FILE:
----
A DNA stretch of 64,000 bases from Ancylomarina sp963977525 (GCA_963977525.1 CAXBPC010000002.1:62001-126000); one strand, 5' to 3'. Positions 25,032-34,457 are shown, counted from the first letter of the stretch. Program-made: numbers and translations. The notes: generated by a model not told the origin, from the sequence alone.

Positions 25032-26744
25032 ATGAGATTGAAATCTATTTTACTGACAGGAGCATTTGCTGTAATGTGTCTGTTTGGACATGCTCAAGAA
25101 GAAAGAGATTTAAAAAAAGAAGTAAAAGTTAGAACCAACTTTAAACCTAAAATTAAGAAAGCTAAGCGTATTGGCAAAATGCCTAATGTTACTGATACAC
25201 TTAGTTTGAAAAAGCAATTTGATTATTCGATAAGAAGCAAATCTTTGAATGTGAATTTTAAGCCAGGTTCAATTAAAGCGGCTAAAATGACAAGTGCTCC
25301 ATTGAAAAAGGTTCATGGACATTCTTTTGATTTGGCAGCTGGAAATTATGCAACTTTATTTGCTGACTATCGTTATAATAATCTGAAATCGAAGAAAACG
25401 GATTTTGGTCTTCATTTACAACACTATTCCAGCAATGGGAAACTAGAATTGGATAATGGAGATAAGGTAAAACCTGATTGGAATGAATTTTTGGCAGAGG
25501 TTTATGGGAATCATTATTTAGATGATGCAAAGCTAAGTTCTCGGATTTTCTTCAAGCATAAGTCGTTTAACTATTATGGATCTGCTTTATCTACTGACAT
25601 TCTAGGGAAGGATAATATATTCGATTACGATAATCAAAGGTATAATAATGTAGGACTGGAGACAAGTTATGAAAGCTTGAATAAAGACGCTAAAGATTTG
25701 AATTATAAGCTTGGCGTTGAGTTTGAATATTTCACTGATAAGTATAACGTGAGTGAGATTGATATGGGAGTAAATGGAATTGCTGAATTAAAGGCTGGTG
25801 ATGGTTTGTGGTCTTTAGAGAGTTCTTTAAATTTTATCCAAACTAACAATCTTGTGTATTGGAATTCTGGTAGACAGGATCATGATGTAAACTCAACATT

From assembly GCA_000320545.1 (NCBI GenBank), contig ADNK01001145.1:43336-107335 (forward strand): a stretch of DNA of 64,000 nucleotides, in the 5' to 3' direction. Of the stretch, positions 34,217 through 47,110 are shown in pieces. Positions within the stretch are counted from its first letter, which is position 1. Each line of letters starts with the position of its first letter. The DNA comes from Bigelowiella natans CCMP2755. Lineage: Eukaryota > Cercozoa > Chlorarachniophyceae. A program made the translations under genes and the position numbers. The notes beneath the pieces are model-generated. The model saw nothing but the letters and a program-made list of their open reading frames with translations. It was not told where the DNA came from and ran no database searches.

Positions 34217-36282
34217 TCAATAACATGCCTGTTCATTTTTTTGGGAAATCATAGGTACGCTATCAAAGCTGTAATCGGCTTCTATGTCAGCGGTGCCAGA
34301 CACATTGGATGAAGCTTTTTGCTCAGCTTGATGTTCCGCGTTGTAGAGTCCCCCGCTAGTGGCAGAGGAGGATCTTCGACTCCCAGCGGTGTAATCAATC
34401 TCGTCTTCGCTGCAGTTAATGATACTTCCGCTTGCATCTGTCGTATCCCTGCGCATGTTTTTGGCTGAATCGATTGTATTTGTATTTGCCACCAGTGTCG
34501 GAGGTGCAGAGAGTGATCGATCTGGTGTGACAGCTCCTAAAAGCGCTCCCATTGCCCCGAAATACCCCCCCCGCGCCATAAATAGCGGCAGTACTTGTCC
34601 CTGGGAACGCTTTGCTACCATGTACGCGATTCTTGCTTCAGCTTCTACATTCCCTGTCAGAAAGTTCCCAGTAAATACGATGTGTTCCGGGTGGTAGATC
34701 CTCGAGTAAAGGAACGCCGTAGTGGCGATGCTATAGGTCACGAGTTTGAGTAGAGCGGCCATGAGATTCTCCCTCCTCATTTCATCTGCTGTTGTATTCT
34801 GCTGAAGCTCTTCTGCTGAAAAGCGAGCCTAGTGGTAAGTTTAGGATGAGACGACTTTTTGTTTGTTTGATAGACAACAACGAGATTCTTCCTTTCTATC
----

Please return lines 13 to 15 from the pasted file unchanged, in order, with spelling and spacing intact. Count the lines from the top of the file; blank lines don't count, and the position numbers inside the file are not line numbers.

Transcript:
Positions 34217-36282
34217 TCAATAACATGCCTGTTCATTTTTTTGGGAAATCATAGGTACGCTATCAAAGCTGTAATCGGCTTCTATGTCAGCGGTGCCAGA
34301 CACATTGGATGAAGCTTTTTGCTCAGCTTGATGTTCCGCGTTGTAGAGTCCCCCGCTAGTGGCAGAGGAGGATCTTCGACTCCCAGCGGTGTAATCAATC